Yoruba Richen's "The New Black" focuses on the Question 6 campaign in Maryland, a 2012 ballot initiative which asked voters to affirm or reject a marriage equality bill passed earlier by the legislature. Similar campaigns took place in Washington and Maine, but the Maryland campaign was different because of the state's racial composition: African-Americans make up 30 percent of the state's population and comprised around a quarter of its electorate in 2012.
For Richen, "The New Black" was born in the aftermath of Proposition 8, California's 2008 voter-approved marriage equality ban, which was quickly (and incorrectly) attributed in large part to California's black voters. Richen planned to examine the alleged divide between the LGBT and African-American communities when California went back to the ballot to repeal Prop 8; when Maryland beat California to that punch, though, she knew the film's moment had come.
With this in mind, the two focuses of Richen's insightful documentary become one. Most of the film is devoted to an examination of the campaign itself through the lens of Maryland's black community: Richen interviews men and women working both for and against Question 6, capturing the complex diversity of opinion on the issue.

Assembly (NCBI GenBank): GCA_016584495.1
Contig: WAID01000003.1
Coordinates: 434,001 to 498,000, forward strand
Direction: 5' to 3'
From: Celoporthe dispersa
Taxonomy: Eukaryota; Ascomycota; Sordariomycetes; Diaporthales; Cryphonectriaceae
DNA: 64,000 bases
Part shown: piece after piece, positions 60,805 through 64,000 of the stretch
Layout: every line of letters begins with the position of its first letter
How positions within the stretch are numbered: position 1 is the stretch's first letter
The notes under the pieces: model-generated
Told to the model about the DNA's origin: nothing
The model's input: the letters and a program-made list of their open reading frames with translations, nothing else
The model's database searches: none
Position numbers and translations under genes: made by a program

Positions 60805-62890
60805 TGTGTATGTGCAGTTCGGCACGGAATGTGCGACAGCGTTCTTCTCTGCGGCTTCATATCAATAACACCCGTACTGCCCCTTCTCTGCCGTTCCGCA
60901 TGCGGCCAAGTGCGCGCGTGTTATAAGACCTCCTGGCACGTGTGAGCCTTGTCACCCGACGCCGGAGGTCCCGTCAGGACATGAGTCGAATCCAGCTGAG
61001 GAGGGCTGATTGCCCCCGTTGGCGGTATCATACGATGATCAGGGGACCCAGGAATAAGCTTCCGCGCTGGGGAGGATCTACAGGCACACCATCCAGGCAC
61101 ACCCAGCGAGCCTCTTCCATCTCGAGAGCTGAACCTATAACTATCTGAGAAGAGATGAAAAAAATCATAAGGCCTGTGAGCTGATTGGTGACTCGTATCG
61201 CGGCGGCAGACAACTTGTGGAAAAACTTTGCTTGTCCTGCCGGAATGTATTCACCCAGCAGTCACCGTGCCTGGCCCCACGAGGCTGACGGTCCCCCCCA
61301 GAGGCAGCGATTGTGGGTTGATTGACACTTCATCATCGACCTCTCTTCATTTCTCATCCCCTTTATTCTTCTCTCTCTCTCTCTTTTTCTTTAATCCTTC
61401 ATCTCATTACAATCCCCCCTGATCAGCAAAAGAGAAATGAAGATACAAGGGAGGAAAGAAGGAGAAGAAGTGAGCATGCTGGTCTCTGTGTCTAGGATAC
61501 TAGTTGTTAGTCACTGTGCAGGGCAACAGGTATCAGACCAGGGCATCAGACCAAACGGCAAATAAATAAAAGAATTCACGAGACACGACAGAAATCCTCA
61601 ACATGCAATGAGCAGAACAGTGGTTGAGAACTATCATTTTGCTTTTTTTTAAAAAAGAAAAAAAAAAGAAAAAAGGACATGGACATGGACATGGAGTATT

But the film is equally devoted to two young gay activists, members of a new generation that is challenging the status quo both writ large and within their community. As "The New Black" demonstrates, the divide between gay issues and black issues is an illusion and, ultimately, a distraction from a deeper conversation about difference in America.
"Call Me Kuchu" is the debut feature of directors Katherine Fairfax Wright and Malika Zouhali-Worrall, and like "The New Black," the film's title is an invitation to the rich nuances of its story. Centered on David Kato, the first openly gay man in Uganda and a pioneering civil rights advocate, the film channels the affirmation of Kato and his fellow 'kuchus,' or LGBT people, that they exist and that their rights should be recognized and protected despite the virulent homophobia of their country.